If bread is to be set over night, a fourth of a compressed yeast cake is allowed to each loaf. If it is to be set in the early morning and baked about two in the afternoon, a half of a compressed yeast cake should be allowed to each loaf. A cupful of milk or water, a fourth cupful of water in which the yeast should be dissolved, a teaspoonful of salt, a tablespoonful of butter, drippings, lard or oleomargarine, and a tablespoonful of sugar, with from three to four cupfuls of flour are the proper proportions for one loaf of bread. If a slightly tough bread is desired, omit the shortening. Milk produces bread of finer texture than water, but bread of the latter keeps moist longer than that of the former.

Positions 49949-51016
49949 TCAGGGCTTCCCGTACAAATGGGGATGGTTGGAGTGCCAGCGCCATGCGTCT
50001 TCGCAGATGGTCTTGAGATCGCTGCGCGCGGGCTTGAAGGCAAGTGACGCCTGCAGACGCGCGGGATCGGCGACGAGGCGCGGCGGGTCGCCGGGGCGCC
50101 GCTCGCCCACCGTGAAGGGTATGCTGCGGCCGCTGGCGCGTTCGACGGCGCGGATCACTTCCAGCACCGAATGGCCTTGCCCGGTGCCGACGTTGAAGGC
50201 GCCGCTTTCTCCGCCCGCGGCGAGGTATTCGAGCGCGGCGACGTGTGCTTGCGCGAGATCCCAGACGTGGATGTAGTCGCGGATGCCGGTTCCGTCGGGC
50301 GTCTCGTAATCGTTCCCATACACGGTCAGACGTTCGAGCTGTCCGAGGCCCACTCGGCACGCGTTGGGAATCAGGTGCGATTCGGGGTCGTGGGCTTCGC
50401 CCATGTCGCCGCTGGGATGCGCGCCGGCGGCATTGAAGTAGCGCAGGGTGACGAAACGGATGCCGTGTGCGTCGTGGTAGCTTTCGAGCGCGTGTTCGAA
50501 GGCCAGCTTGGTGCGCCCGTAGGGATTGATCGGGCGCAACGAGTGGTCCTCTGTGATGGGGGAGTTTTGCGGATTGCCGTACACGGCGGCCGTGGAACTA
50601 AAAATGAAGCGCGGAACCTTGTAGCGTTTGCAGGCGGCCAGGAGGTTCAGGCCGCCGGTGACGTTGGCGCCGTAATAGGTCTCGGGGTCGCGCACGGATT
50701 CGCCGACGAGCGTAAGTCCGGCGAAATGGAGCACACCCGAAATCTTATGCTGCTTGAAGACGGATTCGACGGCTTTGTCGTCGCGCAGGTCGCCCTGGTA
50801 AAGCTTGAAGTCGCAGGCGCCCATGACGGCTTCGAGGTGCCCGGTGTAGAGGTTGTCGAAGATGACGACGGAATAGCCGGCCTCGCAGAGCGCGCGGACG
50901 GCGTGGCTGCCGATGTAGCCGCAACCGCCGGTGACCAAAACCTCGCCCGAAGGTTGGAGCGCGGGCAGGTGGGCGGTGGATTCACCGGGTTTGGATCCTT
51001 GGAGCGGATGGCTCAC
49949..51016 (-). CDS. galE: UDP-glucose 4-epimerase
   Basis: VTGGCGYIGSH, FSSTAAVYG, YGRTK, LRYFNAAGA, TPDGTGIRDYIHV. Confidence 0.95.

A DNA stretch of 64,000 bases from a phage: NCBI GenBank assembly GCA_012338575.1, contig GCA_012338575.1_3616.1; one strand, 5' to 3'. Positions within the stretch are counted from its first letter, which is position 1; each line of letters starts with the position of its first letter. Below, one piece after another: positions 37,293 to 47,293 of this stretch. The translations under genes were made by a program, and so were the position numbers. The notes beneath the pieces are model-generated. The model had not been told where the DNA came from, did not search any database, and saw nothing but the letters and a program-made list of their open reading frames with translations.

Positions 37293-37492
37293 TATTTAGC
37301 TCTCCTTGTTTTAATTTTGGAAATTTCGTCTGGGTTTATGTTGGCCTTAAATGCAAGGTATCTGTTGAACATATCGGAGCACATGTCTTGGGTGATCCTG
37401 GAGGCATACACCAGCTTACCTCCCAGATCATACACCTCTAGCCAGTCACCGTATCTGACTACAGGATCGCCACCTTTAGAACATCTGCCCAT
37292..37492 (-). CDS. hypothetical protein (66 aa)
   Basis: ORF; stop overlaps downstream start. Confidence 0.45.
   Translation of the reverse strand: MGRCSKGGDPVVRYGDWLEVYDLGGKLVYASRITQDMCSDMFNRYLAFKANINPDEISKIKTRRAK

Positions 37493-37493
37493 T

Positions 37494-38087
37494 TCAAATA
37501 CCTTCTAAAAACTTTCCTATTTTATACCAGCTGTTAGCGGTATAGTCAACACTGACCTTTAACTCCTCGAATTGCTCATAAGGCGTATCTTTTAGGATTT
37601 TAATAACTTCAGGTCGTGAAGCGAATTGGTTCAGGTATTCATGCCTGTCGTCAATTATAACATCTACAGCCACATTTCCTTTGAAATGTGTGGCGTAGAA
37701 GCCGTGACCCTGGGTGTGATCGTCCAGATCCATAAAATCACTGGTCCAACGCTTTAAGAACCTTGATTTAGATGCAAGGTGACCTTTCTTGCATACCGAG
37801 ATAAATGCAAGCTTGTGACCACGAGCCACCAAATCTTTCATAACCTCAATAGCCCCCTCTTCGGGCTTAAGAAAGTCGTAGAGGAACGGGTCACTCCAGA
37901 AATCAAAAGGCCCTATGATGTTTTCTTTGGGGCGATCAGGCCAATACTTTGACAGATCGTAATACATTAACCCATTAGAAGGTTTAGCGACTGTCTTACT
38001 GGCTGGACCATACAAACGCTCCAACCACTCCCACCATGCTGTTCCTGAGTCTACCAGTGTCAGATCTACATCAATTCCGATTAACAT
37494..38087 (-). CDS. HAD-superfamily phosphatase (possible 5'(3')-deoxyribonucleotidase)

Many authorities feel that bread should rise several times to secure the best flavor. Personally I find that excellent results may be obtained with two risings for bread, and only three for rolls, coffee cake and the like.